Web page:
I'm home. I'm home in Chapel Hill, in my little cinderblock house where I live with my husband. I arrived last night, did my volunteer radio show after a month's absence, and then had a long dinner with J. He and I exchanged stories. A few too many of mine began by setting the scene in a very ridiculous manner (such as, "Ok. We were playing this really intense game of beer pong..."). Today I'm catching up on emails. Bills. Junk mail. I'm doing loads of laundry. I feel a bit like that family in The Velveteen Rabbit after the child has scarlet fever. Burn (or wash) everything because it's all tainted. The smell of the ocean, a lethal disease...they're similar.
I plan to catch up with friends soon to tell them my stories. I'm not sure what to tell. As we were driving into the city Sunday, Jennifer and I listened as Max talked to a friend on his cell phone. "Well, I've just spent the better part of a month in Maine, having the time of my life," he said. That about sums it up.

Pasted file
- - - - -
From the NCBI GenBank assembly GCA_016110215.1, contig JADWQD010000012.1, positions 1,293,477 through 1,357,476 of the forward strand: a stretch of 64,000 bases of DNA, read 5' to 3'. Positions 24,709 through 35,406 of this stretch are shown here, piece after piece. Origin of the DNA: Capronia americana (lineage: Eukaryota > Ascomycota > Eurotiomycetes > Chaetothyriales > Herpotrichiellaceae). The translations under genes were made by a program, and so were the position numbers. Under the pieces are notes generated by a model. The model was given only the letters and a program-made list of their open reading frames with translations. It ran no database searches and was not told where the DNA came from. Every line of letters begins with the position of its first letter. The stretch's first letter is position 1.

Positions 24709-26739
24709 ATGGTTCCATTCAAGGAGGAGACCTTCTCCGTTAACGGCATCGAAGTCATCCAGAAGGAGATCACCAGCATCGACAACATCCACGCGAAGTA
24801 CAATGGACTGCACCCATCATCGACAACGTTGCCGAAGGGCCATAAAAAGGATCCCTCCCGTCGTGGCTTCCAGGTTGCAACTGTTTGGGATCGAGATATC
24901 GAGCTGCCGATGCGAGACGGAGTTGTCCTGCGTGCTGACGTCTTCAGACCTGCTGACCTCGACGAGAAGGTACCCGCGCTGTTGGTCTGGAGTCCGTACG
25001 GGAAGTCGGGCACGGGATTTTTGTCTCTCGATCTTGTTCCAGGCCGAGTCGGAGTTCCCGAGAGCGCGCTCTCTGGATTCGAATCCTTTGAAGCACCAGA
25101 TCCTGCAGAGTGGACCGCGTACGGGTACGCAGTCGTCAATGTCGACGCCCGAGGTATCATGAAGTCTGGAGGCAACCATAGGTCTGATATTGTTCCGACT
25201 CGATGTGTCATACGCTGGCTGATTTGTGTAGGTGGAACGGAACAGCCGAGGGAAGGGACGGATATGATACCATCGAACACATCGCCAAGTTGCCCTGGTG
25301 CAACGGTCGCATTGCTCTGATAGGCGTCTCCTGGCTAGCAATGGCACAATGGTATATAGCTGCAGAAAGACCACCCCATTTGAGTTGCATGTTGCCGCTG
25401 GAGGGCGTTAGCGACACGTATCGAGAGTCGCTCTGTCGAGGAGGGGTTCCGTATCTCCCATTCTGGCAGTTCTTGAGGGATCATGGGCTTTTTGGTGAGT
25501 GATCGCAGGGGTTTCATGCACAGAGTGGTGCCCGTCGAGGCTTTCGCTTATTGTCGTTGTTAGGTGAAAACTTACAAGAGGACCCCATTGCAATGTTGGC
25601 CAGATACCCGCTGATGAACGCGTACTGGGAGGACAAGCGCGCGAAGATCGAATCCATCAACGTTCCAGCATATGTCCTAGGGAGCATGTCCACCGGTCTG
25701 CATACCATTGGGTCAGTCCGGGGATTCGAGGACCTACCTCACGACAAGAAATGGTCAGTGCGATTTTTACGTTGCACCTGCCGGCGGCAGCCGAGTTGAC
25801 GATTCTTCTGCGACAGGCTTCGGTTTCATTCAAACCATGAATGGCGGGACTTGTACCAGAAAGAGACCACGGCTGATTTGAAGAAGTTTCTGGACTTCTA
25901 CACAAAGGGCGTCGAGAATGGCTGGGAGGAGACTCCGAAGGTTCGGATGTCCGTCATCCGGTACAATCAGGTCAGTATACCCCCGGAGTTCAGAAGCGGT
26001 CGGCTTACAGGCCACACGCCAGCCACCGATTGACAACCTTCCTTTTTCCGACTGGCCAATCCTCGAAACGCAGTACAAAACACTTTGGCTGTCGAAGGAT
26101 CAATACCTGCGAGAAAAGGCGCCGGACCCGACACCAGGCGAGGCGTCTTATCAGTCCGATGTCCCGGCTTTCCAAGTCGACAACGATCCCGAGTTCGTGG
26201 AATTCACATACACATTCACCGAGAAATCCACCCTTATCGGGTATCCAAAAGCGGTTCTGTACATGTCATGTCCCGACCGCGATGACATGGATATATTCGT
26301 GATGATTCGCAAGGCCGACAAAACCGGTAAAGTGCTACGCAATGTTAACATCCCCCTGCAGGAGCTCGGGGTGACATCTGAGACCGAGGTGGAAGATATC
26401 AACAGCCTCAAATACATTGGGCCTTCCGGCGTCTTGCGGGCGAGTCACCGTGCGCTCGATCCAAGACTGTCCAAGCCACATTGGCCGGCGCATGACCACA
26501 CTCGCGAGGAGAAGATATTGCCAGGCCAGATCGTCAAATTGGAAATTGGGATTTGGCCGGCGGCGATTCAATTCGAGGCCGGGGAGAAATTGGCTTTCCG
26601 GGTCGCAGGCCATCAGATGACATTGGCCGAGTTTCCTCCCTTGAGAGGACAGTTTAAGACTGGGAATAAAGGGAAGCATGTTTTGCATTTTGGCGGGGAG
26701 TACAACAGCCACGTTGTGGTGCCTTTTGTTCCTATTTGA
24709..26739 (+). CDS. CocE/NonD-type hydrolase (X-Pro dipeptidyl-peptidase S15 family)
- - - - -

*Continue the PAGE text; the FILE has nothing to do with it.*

But I'm excited about getting back to work, whatever that means for me now. I recently emailed a successful journalist, a friend of my parents, for career advice. She emailed me back a very long and helpful email that began by stating that she wasn't exactly sure what I was doing with my time or why I left my job. When I read that I worried. Indeed, who the hell do I think I am leaving my job with no idea of what the future holds?
Then I not only remembered that I'm allowed to subscribe to whatever particular life philosophy I want and not care what others may think, but I thought about the amazing time I'd just spent with friends, and even though I'm certainly not working too hard, I know what it means to have a meaningful experience, and if you want to write about something, a meaningful experience is a great place to start.